Monday, August 16, 2004

SGT Galvan- Soldier/Hero 


We’ve all been asked to give of ourselves for this deployment fighting the War on Terror. To give a year apart from our families, to miss our kids’ birthdays, to mark the passing of our anniversaries alone, to imagine the commencements, soccer goals, first words, and so much more for the defense of our nation. We’ve all been asked, and we’ve all answered the call. Some have answered the call by giving more, by making the ultimate sacrifice. SGT Daniel Lee Galvan has given his all.

I attended a memorial service for SGT Galvan earlier today, held in the small base chapel built of plywood and faith. At the front, on the altar was placed a pair of combat boots with the business end of an M4 carbine, bayonet affixed, stuck between the boots and an aviator’s flight helmet perched on the weapon’s stock. Row’s of seats silently filled up with soldiers dressed in desert camouglage uniforms and flight suits while music played softly from the rear of the sparse room. Precisely at 1000z, the music stopped and a young soldier entered the room, stopping adjacent to the shrine of boots, rifle, and helmet and began playing a moving rendition of Amazing Grace on his bagpipes. The Chaplain then gave the invocation as we all rose to our feet and remained standing as two young female soldiers sang the most incredible version of the Star Spangled Banner, a cappella, all four stanzas. It was a beautiful duet and I thought quite appropriate.

Oh, say can you see, by the dawn’s early light,
What so proudly we hailed at the twilight’s last gleaming?
Whose broad stripes and bright stars, through the perilous fight,
O’er the ramparts we watched, were so gallantly streaming?
And the rockets’ red glare, the bombs bursting in air,
Gave proof through the night that our flag was still there.
O say, does that star-spangled banner yet wave
O’er the land of the free and the home of the brave?

On the shore, dimly seen through the mists of the deep,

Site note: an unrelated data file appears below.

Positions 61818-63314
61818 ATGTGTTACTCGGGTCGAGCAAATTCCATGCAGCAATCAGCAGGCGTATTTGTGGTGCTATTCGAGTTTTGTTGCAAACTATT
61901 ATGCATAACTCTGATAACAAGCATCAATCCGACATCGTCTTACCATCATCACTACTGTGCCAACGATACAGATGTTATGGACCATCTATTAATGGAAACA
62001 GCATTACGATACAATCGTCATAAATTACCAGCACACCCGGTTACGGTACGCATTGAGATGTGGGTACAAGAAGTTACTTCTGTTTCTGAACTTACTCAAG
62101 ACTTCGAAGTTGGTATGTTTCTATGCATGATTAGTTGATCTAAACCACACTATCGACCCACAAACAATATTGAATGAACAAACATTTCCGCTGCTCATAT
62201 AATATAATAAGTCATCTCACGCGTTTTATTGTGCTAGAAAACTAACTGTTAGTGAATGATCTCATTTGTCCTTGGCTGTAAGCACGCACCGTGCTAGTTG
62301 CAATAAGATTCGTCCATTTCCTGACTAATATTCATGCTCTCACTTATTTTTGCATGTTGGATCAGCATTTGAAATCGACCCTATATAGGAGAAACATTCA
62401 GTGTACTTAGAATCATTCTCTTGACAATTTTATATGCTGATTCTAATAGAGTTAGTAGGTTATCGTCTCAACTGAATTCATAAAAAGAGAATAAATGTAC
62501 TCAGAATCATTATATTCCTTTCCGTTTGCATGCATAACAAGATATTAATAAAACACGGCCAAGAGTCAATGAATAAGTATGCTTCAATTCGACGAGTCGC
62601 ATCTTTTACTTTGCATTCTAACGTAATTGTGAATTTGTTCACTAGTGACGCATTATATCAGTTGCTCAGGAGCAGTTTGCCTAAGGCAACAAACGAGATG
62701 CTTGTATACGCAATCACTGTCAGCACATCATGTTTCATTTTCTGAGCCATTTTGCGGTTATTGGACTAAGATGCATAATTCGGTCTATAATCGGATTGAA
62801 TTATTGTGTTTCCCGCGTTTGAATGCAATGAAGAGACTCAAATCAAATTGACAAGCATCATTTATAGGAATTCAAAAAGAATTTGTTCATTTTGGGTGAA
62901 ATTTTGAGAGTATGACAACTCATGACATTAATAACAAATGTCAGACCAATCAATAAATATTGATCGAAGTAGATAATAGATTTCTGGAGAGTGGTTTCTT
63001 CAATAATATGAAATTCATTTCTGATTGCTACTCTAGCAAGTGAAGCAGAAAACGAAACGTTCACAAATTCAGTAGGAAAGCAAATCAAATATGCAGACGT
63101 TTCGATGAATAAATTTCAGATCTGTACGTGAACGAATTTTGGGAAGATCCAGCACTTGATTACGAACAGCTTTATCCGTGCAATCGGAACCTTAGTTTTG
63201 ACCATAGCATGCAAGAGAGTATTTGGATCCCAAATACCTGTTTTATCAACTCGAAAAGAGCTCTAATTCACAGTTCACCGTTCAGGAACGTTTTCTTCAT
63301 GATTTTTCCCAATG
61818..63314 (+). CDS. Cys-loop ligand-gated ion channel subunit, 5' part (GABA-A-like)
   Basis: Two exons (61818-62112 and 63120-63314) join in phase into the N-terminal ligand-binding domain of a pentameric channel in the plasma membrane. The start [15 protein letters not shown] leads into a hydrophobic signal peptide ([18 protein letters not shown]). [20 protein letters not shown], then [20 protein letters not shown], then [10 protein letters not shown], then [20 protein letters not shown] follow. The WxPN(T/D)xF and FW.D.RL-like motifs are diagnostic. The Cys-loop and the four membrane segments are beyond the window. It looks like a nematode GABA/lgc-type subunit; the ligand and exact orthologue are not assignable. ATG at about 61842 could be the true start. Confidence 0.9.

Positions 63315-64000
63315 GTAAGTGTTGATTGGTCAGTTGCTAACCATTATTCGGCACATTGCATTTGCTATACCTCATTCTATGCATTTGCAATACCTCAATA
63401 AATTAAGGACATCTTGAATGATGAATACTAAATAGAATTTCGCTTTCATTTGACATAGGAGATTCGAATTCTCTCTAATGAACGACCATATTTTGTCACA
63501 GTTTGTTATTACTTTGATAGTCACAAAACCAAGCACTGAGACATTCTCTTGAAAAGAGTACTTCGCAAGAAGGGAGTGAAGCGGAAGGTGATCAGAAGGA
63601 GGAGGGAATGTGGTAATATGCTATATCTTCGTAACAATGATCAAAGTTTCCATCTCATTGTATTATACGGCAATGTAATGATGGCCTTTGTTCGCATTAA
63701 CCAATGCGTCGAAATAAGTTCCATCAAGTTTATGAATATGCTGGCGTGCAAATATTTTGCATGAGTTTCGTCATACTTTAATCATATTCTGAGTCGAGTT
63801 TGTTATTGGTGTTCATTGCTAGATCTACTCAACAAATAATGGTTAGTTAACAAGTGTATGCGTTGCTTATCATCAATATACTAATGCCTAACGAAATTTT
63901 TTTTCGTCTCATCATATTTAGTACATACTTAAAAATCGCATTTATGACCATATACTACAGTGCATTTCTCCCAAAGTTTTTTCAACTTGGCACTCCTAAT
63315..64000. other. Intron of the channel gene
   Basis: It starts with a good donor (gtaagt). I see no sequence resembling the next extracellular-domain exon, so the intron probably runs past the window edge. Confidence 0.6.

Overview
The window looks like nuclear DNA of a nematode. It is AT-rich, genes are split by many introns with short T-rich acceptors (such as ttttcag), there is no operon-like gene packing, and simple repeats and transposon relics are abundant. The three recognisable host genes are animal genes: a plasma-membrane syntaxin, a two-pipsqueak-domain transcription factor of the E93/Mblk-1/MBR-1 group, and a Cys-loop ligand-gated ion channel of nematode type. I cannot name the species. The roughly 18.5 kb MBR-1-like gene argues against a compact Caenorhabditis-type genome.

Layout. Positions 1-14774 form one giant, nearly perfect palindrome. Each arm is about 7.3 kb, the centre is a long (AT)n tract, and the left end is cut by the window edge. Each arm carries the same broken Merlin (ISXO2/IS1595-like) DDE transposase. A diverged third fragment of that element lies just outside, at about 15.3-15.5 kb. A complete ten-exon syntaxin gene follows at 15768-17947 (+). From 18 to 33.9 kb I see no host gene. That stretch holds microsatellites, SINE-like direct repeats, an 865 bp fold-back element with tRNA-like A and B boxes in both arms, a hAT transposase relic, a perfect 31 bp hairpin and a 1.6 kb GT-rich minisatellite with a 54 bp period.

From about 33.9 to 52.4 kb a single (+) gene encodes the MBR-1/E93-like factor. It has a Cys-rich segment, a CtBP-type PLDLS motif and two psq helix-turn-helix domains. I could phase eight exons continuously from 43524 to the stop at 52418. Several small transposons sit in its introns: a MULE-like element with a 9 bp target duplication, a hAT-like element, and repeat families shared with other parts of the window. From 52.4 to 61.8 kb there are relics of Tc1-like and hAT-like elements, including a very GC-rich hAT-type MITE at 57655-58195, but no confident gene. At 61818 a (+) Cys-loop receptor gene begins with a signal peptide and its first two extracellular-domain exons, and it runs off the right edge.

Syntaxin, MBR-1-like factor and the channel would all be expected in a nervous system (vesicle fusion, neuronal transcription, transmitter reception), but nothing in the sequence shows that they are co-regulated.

Where the foe’s haughty host in dread silence reposes,
What is that which the breeze, o’er the towering steep,
As it fitfully blows, now conceals, now discloses?
Now it catches the gleam of the morning’s first beam,
In full glory reflected now shines on the stream:
‘Tis the star-spangled banner! O long may it wave
O’er the land of the free and the home of the brave.

And where is that band who so vauntingly swore
That the havoc of war and the battle’s confusion
A home and a country should leave us no more?
Their blood has wiped out their foul footstep’s pollution.
No refuge could save the hireling and slave
From the terror of flight, or the gloom of the grave:
And the star-spangled banner in triumph doth wave
O’er the land of the free and the home of the brave.

Oh! thus be it ever, when freemen shall stand
Between their loved homes and the war’s desolation!
Blest with victory and peace, may the heaven-rescued land
Praise the Power that hath made and preserved us a nation.
Then conquer we must, for our cause it is just,
And this be our motto: “In God is our trust.”
And the star-spangled banner forever shall wave
O’er the land of the free and the home of the brave!

This was followed by a handful of soldiers paying tribute to their fallen comrade by sharing their personal experiences with SGT Glavan and a fellow crewdog delivered the eulogy through teary eyes and a tight throat. Then, SGT Galvan’s first sergeant stood at the altar, rigid at the position of attention and began calling the roll. He barked a soldier’s name and received the response, “Here first sergeant!” And another, and another. Then he said in a loud, clear voice, “SGT Galvan.” The silence was crushing. “SGT Daniel Galvan.” I could hear my heart pounding. “SGT Daniel Lee Galvan.” The silence hung in the air until it was broken by the retort of an eighteen gun salute being fired outside the chapel. Following the third volley, a lone bugler went right into taps.

Afterwards my mind was full of thoughts. Thoughts about the soldier, the husband, and the father who had died so that people in Texas, New York, Florida, Maine, Minnesota, and elsewhere could enjoy the freedoms we’re so accustomed to. His children gave their dad so that the children of Afghanistan might have a future devoid of war and oppression. And then I thought of my soldiers and their families. Had I trained them hard enough? Am I keeping them focused? Do they have the equipment they need? Are their families cared for? Will the day come when I’ll have to stand up and call the roll? Rest in peace SGT Galvan, you are a true American hero, I’m proud of you.

Sgt Hook out.


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